“I don’t know how to write a song that isn’t personal,” says Robyn. “You know, why do it then?”
The 32-year-old Swede, best known for her electropop track “With Every Heartbeat,” is getting ready for her biggest show after touring with Katy Perry. Tomorrow, she headlines the Hollywood Rose Bowl with fellow Scandinavians Royksopp.
“Electronic music is very direct and efficient,” she says. “All the different styles of music I listened to, like hip hop, avant-garde pop like Laurie Anderson, or Technotronic. These were all artists working in an electronic environment.”
Robyn, who has also supported Madonna, sits backstage, her blonde hair crowning a black dress and green and orange jacket. She talks in a precise Swedish accent.
“I have made acoustic versions of my singles,” she says, “but they are usually with strings and end up having some instrument powered by electricity anyway.”
“Do You Know (What It Takes)” reached number 7 in the Billboard Hot 100 chart in 1997. A slick piece of commercial R’n’B mixed with a catchy Europop, it also featured the talents of Max Martin, who went on to produce Britney Spears’s “…Baby One More Time” and the Backstreet Boys.
“We started writing together when I was 16,” says Robyn. “He’s working in the very commercial space of the pop industry. He is very rational about what needs to be done to make sure a song gets on the radio.”
Robyn realized that the commercial end of the business wasn’t for her. “I was in the hands of a music industry that had one solution for all artists,” she says. In response, she set up her own label, Konichiwa Records.
“It’s about having my own bubble and my own structure where I could be left alone,” Robyn says. Her approach paid off. Her 2010 release “Body Talk” mixed energetic dance beats with pop. It featured “Dancing on My Own”, “Call Your Girlfriend” and “Indestructible” and became an underground pop classic.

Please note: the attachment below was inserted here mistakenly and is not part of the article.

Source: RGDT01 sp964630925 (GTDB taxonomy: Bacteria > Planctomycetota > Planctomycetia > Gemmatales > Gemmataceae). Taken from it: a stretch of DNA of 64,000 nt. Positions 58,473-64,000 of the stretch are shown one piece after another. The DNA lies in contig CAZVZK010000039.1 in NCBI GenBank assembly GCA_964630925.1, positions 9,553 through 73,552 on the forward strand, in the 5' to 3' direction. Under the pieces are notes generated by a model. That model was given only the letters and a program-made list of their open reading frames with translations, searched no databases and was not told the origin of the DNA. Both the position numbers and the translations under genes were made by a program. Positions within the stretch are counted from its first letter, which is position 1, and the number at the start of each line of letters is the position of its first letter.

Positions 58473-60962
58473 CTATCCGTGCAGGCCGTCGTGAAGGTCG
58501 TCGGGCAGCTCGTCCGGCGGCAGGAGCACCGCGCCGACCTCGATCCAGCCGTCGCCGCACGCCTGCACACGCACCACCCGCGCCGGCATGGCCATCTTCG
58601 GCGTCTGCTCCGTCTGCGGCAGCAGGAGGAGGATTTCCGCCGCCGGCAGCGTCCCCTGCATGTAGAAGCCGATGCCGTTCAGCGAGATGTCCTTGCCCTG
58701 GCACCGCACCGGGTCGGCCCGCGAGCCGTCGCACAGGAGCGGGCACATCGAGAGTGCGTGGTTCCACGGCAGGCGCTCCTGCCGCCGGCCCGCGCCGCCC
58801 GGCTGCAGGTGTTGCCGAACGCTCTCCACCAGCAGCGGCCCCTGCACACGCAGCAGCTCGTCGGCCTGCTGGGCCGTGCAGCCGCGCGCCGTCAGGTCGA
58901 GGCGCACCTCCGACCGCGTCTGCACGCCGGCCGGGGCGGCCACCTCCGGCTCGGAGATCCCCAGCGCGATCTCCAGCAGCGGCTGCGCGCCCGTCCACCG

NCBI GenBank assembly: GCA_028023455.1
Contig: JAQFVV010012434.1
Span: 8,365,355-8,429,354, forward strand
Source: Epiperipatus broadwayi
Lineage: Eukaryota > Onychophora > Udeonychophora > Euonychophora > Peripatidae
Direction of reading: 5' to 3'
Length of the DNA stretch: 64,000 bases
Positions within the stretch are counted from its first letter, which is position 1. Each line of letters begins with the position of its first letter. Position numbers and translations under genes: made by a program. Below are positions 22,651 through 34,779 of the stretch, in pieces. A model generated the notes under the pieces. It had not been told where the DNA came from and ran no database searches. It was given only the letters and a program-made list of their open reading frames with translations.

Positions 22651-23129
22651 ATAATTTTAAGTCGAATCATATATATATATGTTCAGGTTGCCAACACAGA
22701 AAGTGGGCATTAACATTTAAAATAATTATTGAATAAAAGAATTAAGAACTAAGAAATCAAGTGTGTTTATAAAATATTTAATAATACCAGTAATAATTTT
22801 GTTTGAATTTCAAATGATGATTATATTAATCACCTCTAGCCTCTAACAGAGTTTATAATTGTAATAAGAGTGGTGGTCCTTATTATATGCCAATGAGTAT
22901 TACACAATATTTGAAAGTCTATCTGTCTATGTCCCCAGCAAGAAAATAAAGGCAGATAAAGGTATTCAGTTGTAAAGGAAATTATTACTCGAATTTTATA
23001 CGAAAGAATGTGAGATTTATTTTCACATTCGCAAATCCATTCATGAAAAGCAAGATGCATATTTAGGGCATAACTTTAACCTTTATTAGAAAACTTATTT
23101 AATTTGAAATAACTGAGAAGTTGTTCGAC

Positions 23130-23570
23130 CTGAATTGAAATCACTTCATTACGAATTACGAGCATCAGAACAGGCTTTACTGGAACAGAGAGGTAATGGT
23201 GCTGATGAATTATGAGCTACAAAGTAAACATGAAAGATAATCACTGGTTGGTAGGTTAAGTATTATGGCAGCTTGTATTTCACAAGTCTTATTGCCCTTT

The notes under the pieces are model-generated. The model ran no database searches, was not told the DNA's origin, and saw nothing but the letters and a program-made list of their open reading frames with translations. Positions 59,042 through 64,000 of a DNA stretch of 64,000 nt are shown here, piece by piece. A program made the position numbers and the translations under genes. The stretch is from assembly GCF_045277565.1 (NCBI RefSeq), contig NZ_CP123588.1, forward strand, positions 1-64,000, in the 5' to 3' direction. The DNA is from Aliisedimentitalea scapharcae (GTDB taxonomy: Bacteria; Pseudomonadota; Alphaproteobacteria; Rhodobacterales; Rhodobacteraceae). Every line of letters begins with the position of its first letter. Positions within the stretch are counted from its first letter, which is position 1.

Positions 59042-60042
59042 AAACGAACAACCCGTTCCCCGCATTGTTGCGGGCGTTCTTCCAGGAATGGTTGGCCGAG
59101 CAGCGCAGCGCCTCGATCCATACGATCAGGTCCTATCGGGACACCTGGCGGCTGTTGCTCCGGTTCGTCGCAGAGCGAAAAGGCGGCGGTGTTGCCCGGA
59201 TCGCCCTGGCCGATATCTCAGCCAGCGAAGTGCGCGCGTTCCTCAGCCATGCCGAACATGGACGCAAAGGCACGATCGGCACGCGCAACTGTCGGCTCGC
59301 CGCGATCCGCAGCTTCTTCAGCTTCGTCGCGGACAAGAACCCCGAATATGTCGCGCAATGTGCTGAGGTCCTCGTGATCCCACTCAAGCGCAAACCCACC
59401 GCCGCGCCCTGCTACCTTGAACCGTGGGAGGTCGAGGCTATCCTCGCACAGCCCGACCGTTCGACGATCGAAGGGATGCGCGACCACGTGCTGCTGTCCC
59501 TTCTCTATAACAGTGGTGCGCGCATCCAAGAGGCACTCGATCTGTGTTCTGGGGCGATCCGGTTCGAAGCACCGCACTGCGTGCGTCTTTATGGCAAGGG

“Body Talk” was originally released as three separate mini- albums. This wasn’t a carefully planned strategy. Robyn simply found that the usual industry cycle of intensively recording an album and then spending two years solidly touring stymied her passion to write songs and perform live.
A similarly unplanned approach led to “With Every Heartbeat,” a song Robyn wrote with producer Andreas Kleerup, reaching the top of the charts. The song, a slice of electronic pop gorgeousness, wasn’t originally released as a single.
“People just started requesting it, playing it on the radio and it grew from there,” says Robyn.
It remains the song she is most proud of. “Songs are exercises in digging into your unconsciousness,” she says. “It was inspired by Andreas’s relationship. You can be inspired by other people’s lives, it’s really about yourself.”
(Robert Heller is a music critic for Muse, the arts and leisure section of Bloomberg News. The opinions expressed are his own. This interview was adapted from a longer conversation.)
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